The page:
Dad and his shipmates were waiting to be rescued and taken off Sumatra and they waited on deck for an absolute age! Although part of Sumatra was under water, luckily the Galley was not. So, Dad went down into the Galley and made a mug of tea in a big urn for everyone! After more waiting (shells were being fired from the land constantly) a ship called ‘Duck W’ came and rescued them and took them to the beach. The Beach Master, who was a naval officer and in charge of the beach, was very annoyed with them, even though it wasn’t their fault they were left on board their ship and hadn’t been rescued before! He didn’t know what to do with them, but, finally he put them on board a Canadian ship back to England, to Sheerness in Kent. This was a Liberty ship, which had lots of large cranes on board. Here they were looked after by the WRVS, Womens’ Royal Voluntary Service. From England they got orders to go back to Gairloch in Scotland, where they were put on an LST ship, (Landing Ships Tanks) which had lots of lifeboats on board. It had no name, just a number, which was 157. Their orders sent them to Bairy Docks, where another ship was built on top of their ship: this was a landing craft, which would slide off when required.

Pretty much immediately after that, they were sent to the Pacific and Far East to be involved in the war against the Japanese.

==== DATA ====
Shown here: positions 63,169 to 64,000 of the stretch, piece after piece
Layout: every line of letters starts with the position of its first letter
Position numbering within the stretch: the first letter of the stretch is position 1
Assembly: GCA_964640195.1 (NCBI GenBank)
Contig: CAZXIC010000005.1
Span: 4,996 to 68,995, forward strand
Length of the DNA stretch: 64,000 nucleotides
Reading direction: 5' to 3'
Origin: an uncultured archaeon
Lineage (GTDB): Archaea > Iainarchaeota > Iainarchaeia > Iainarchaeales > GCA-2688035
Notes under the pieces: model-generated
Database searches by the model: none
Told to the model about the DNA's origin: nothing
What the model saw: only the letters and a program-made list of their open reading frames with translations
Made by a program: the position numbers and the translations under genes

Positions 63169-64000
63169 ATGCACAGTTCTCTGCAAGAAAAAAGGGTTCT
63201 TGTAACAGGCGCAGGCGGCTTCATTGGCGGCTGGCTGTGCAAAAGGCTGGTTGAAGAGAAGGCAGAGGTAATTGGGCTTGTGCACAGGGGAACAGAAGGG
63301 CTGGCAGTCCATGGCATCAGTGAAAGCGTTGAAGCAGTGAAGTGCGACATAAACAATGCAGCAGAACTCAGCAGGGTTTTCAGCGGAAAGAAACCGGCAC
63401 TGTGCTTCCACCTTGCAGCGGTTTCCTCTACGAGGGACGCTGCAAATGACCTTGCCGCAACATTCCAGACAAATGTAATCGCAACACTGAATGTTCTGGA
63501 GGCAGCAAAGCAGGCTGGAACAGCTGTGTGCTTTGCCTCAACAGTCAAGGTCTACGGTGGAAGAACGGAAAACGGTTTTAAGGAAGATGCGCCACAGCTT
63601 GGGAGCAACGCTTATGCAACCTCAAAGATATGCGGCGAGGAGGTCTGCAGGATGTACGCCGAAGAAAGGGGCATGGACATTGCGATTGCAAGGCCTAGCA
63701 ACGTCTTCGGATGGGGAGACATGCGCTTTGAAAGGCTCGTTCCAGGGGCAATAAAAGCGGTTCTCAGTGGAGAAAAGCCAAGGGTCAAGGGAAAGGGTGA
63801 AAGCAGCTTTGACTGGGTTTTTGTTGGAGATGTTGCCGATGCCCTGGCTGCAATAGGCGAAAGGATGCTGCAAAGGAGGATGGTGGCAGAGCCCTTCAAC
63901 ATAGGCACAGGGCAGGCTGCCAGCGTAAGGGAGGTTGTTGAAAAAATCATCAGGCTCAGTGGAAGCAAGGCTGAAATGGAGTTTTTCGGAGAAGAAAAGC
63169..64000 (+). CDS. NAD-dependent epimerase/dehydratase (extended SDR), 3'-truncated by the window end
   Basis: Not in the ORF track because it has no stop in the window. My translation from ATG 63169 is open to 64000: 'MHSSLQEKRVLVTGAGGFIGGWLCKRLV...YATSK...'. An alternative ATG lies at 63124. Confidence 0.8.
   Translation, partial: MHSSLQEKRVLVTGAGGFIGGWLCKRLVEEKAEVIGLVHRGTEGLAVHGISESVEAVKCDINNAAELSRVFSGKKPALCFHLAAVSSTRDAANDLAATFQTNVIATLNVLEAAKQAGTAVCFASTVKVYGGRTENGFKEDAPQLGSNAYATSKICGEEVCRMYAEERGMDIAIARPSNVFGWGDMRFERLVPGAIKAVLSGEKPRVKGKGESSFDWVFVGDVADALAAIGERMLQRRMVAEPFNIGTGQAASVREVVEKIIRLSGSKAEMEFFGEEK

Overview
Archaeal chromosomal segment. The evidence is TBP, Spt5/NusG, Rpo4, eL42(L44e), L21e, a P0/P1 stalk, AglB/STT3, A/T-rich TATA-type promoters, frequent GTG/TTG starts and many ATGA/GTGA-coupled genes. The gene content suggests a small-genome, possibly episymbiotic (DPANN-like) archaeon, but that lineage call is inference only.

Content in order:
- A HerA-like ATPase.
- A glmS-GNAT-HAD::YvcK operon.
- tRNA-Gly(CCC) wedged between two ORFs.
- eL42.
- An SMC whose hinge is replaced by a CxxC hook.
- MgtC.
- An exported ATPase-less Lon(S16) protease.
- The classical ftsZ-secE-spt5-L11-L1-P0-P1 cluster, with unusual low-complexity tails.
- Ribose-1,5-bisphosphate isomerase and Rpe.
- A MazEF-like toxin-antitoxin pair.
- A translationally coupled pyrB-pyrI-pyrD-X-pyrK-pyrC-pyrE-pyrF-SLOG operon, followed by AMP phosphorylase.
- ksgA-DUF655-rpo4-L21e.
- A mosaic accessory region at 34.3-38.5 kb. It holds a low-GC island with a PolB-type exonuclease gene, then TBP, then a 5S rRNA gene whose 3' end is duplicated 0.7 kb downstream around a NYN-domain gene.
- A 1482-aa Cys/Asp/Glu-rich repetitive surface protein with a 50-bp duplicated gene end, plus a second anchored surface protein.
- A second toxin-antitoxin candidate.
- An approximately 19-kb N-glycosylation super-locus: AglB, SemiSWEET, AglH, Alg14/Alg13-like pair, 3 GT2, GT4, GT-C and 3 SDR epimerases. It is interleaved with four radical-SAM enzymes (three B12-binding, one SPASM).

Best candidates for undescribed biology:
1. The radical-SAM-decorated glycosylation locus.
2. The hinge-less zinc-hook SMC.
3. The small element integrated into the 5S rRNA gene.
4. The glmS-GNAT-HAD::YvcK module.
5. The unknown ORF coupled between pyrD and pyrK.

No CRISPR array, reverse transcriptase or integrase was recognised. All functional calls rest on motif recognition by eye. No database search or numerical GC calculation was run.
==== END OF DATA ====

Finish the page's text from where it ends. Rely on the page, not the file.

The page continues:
LST 157 sailed to the Far East, sailing through the Mediterranean Sea, past Port Said, through the Suez Canal, down the Red Sea and onto Ceylon (now Sri Lanka).

From there it sailed to Madras, Calcutta and Assam, all in India. At these places the ship picked up supplies to take on to Rangoon, Burma and Singapore, for the people there.

LST 157’s mission was to liberate and supply, and to continue with minesweeping. This was a vitally important job. Dad’s ship was the very first to liberate Dutch men, women and children who had been imprisoned by the Japanese. The people rescued were taken back to Singapore. The ship, also, took rice and other foodstuffs to people on some of the other islands of Indonesia.

Dad said he had seen some awful sights which he didn’t talk about.

They took rice to Bangkok, in Thailand (which was then called Siam), travelling up the Bangkok river. They hit a sandbank and one of the big bow doors bowed! Water got in and rice started to swell and had to be taken off! The ship needed major repairs in Bangkok!!